Passwords are everywhere. You need a password for your email. For Facebook. For your bank. For the iTunes store. For your favourite forum. And probably for a few tens of passwords for other miscellaneous sites too.
In this first part of a multi-part series, I'll be dealing with ways to choose a good password - or, perhaps, ways to choose a bad one.
So, what do you pick for your password? Hopefully you'll be aware that picking a word in the dictionary ("password" is still the most popular password, according to reports), or a person's name is a bad idea.
However, the old standby of adding a number is so well-known now that passwords like "Password1" (the most popular business password, owing to its use of a capital letter and a number, thereby satisfying most password rules) and "abc123" now show up amongst the most used passwords - and hence in the hackers' lists of the most obvious passwords to try.
In addition, all the people trying to guess passwords figured out long ago that swapping a letter O for a number 0 (and its obvious I/1, E/5 friends) are pretty obvious, so "passw0rd" isn't much more secure than the plain version.
Very well known, and hence obvious, are patterns of letters and numbers - "qwerty", "12345678" and "abc123" all show up in popular lists and are best avoided.
Kids/Spouses/Pets/Sport Club names and years are also fairly common, so if I know (or take a stab statistically) that you have a girl that's about six, "grace07" or "Grace07" or "Grace2007" - the most popular girl's name of that year - isn't going to last long against a determined hacker either.
Finally, clever little phrases - "trustno1" and "letmein" are so popular as to be not recommended, and, appropriately for a post on Valentine's day, "iloveyou" also shows up on most popular lists. Sweet, but insecure. Sorry.
So how to choose a better one that you'll remember?
Song lyrics or film quotes are an oft-cited idea - if you're a Hotel California fan, you could compress "Her mind is Tiffany-twisted, she got the Mercedes bends" down to its initial letters - "HmiTtsgtMb" - and if Tiffany makes you think of money and the Mercedes logo looks a bit like an asterisk, how about "Hmi$tsgt*b" - that is starting to look like a much more decent password.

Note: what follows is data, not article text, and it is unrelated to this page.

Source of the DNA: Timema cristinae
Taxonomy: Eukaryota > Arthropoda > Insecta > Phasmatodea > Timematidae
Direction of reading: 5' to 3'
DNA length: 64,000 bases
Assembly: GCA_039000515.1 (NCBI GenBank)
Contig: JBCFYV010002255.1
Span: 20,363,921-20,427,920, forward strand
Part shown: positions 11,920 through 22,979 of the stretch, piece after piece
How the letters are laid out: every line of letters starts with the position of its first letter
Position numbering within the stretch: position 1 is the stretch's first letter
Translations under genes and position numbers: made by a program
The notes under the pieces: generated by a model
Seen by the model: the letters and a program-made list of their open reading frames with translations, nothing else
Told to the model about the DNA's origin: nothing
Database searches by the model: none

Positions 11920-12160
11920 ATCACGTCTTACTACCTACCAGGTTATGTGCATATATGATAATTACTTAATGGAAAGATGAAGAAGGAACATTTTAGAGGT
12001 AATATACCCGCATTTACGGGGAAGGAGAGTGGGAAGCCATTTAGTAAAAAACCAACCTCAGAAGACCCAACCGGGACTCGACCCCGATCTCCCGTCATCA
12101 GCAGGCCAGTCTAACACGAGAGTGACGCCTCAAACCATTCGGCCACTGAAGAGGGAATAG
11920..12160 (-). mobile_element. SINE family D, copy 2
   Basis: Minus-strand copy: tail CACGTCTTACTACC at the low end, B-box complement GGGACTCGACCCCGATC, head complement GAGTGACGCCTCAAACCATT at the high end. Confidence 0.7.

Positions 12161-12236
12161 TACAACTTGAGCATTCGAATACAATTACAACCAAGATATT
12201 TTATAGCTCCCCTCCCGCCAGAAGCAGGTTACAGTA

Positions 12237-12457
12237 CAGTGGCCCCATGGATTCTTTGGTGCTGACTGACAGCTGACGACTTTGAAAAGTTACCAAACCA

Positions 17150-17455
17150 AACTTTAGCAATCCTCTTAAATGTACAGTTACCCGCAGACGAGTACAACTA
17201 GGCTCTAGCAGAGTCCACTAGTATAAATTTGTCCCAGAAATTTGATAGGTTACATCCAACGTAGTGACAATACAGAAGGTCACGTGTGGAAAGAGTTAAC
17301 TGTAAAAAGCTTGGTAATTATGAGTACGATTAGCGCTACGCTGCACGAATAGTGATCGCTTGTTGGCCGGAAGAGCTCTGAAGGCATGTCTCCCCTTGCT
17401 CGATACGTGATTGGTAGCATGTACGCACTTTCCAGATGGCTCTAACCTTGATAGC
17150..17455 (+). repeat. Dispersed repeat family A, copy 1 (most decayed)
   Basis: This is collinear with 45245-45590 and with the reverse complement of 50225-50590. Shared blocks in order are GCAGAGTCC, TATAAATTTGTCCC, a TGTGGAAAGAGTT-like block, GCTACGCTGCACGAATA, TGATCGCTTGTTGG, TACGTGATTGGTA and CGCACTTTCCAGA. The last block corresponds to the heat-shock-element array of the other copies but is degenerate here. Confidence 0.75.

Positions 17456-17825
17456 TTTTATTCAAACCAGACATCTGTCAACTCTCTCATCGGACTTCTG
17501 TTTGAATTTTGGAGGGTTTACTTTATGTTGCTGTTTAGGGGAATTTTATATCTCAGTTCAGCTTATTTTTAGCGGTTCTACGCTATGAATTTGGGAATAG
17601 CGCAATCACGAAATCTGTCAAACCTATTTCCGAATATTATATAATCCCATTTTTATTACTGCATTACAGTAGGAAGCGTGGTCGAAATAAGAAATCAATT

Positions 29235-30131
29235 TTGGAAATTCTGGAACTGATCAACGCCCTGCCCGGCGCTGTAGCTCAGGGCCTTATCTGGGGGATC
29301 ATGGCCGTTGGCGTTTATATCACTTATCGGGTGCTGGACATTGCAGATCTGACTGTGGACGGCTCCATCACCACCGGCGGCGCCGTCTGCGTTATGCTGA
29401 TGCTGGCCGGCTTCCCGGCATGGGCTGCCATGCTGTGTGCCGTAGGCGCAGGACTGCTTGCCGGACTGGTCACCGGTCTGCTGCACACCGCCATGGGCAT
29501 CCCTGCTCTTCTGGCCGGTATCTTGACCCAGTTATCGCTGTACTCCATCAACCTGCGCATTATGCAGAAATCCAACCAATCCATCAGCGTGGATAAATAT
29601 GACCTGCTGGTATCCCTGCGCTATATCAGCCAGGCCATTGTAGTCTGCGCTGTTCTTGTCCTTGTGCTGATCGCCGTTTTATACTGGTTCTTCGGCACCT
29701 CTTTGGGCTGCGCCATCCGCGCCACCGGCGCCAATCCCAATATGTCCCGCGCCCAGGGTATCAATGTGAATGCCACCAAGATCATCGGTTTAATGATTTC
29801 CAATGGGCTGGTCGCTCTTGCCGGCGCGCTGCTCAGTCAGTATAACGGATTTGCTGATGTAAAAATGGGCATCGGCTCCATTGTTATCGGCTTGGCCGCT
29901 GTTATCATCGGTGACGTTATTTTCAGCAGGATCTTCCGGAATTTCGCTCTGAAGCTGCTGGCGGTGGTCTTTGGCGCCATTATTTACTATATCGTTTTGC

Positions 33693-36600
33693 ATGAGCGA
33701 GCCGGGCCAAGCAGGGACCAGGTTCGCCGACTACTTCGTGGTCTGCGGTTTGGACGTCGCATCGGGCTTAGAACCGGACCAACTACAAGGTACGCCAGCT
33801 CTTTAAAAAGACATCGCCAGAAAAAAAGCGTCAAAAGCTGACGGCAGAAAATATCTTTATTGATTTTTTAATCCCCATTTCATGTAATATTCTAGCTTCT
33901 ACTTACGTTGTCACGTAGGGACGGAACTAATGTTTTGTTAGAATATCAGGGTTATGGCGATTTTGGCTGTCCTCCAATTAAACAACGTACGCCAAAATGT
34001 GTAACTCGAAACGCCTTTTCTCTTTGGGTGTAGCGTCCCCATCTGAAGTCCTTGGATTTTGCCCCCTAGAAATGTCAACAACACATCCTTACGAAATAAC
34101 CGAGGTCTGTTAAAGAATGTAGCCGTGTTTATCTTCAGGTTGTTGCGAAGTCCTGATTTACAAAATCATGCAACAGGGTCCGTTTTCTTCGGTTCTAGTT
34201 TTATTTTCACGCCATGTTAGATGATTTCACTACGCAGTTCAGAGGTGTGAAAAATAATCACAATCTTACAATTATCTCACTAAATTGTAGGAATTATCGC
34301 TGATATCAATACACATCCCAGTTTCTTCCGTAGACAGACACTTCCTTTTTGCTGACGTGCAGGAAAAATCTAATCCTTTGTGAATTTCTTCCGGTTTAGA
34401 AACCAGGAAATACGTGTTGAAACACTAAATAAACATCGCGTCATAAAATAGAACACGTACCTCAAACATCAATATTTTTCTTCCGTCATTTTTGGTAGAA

Of course, the problem here is that you want to stay away from obvious songs (like Hotel California!) and obvious films. Favour that odd 1973 foreign film over Austin Powers quotes, please.
The very best password, however, is long and random. If your password is "GsH:oM6I0d!xMukI", the hackers are going to be guessing for a very long time indeed. Of course, the problem is: how on Earth are you going to remember that?
A password manager can be a good choice here - one that keeps your horrendously long passwords safe on your computer, and protects them with another password that you can remember.
Whilst in one way, that just moves the problem a little, it's still a good idea - it means that you're never telling anyone/any website (apart from your password manager) the key you need to unlock the very complex password that you actually give to Facebook.
It also means the hacker needs physical access to your password manager (probably on your computer itself) rather than being able to try to get into your Facebook account directly, which ups the difficulty considerably over what they need to achieve.
However, the real advantage of a password manager is that you don't need to use the same passwords for all websites. To know why this is a good idea, we need to know a little about how passwords are stored, and we'll cover that in Passwords - Part Two!
Created on Thursday February 14 2013 09:19 AM
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